"The key issue to remember...is that coming out of this convention there cannot be any more division. We must be united."
That unity won't be easy, Ashton said, but he could play a key role in facilitating it.
"I've respected keeping internal matters internal...I've made a point of not criticizing the other candidates," he said.
"I have been working to be part of the solution right from day one."
Similar to Oswald, Ashton spoke about Pallister.
"We [must not] be a party that defines itself only as being 'not Brian Pallister and the conservatives,'" he said.
"If you think we've accomplished a lot in this province — get ready for the Randy Bachman — you ain't seen nothin' yet!" Ashton said.
Bachman Turner Overdrive's song played out in the background as Ashton exited the stage.
Selinger's remarks: 'A steady economic plan'
Selinger walked on the stage to considerable applause and chants of "Greg, Greg, Greg!"
No audio sounded when the video Selinger prepared for the convention played, but the glitch was fixed in less than five minutes.
Photographs of Selinger from his early political career flashed across the screen, and when it finished MLA Eric Robinson took the stage to introduce Selinger.
That introduction, which included support from Minister of Multiculturalism and Literacy Flor Marcelino's daughter, was noticeably longer than the introductions of Selinger's fellow candidates. As a result, his speech was short.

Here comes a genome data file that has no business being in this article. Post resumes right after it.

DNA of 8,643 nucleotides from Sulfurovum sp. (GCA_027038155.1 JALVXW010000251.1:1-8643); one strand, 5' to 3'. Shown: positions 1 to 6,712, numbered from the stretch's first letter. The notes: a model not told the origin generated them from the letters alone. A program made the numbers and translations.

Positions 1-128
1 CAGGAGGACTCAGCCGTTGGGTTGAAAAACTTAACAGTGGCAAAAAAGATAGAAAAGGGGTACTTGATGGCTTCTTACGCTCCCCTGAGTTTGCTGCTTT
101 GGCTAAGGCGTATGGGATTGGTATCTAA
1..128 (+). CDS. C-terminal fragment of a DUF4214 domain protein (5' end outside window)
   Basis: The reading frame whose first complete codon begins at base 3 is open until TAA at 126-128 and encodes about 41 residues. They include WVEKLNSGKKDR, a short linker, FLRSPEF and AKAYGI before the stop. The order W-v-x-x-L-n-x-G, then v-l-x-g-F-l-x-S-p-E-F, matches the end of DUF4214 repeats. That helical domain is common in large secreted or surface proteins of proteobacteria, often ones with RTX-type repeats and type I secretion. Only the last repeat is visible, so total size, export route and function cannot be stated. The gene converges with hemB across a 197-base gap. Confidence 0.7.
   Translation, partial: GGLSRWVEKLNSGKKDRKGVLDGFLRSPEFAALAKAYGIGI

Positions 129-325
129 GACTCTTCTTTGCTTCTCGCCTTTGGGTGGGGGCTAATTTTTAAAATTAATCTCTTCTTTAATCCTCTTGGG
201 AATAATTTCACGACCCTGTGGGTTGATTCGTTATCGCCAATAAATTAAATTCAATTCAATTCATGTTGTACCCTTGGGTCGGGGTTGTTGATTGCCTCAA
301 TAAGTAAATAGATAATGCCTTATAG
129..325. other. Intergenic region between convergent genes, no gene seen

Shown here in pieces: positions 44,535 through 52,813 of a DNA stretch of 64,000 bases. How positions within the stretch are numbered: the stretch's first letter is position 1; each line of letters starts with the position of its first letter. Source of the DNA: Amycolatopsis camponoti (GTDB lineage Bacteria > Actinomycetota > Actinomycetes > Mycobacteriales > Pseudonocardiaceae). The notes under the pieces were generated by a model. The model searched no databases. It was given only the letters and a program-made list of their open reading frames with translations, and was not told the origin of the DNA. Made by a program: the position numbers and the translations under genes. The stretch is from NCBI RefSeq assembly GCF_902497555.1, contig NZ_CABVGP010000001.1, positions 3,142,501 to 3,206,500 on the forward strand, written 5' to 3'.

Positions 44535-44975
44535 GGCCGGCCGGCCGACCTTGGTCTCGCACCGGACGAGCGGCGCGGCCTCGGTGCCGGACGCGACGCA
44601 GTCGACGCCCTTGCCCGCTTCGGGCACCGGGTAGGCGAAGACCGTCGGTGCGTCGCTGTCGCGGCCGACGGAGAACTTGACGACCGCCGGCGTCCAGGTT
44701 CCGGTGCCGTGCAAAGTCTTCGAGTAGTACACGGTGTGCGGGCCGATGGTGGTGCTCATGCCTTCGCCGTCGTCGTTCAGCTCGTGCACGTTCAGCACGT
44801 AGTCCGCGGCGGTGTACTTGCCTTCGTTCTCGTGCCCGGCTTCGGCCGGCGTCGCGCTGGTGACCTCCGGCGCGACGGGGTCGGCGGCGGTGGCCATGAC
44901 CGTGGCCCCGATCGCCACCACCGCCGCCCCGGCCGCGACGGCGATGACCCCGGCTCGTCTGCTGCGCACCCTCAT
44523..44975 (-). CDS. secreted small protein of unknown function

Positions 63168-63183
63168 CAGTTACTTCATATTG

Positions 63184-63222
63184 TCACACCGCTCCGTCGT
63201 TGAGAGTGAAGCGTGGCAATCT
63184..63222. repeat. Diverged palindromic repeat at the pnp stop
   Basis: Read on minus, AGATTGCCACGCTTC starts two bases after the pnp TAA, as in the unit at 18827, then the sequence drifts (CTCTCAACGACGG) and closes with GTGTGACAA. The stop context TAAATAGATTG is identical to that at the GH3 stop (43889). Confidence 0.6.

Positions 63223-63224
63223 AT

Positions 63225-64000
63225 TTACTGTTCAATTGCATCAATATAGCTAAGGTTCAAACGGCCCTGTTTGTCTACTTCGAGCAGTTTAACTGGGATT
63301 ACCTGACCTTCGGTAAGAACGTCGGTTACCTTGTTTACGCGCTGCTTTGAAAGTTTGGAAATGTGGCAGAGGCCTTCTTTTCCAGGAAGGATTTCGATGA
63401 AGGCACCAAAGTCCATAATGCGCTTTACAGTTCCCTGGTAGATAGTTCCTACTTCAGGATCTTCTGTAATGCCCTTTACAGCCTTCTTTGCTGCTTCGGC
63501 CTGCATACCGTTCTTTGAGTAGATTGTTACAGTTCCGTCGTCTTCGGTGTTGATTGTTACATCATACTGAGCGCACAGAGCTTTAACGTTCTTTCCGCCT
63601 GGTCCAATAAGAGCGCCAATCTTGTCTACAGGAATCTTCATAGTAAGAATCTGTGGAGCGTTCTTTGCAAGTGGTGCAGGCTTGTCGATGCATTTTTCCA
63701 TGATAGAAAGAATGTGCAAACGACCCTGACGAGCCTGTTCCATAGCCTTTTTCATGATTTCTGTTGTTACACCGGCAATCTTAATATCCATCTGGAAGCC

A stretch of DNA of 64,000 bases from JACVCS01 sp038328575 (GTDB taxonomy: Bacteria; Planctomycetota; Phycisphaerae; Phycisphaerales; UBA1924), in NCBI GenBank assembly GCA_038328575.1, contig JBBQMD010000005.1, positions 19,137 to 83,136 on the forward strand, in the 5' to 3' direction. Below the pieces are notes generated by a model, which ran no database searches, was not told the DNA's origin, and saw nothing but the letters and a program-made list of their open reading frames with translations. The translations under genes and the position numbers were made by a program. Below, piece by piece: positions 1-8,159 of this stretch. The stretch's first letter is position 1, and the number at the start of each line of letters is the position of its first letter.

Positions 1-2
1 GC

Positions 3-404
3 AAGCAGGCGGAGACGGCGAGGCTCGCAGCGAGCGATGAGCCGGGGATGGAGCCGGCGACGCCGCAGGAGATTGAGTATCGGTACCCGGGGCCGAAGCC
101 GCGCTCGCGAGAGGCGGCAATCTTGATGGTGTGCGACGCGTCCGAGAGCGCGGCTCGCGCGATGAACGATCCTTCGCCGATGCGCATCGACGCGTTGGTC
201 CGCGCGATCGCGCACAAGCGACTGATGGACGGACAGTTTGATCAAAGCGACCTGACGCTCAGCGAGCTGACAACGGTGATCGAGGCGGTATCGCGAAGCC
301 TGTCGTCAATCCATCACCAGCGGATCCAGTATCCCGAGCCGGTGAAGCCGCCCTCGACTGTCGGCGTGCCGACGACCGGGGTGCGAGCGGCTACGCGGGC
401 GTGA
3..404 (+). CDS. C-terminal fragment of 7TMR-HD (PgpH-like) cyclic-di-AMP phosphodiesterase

Before he took the microphone, Patti Smith's People Have the Power blasted in the background.
Dressed in a sharp, black suit — no tie — Selinger opened the speech by saying the way to growth and jobs for people in Manitoba is a steady economic plan.
"Next year, we will have the strongest economy in all of Canada. All of Canada," he said.
Selinger reflected on breaking his shoulder in a bike accident, and in the waiting room of the hospital, seeing a woman 'banging her head against the wall.'
"I knew then I had to go into politics," he said.
By electing the NDP's first aboriginal party president on Saturday, the party welcomed Canada's First Nations Peoples, according to Selinger.
"When I look at the caucus, we represent all the faces of Manitobans," he said.
Selinger finished strong by confronting the months of internal turmoil that have put the NDP in media headlines again and again.
"Some people think we are vulnerable right now," he said.
"They could not be more wrong."
The total number of delegates at Sunday's NDP leadership convention was 1,742 and those delegates were broken down in the following way:
- Delegates from various constituencies in Manitoba: 1, 212
- Delegates from labour groups in Manitoba: 296
- Delegates from Manitoba Young New Democrats (MYND): 77
- Automatic delegates (MLAs, MPs, executives of local constituencies): 157
Among those there was Jennifer Howard, MLA for Fort Rouge and former minister of finance. When asked by CBC's Chris Glover if she regrets her decision to resign alongside Oswald as one of five rebel cabinet minister, Howard said no.
"I'm at peace with my decision."
Oswald supporters react
CBC's Teghan Beaudette reported that many of Oswald's young supporters were not at peace with Sunday's results, however.
"Seeing many young Oswald supporters leaving teaful right now," Beaudette tweeted.
"More than just long faces."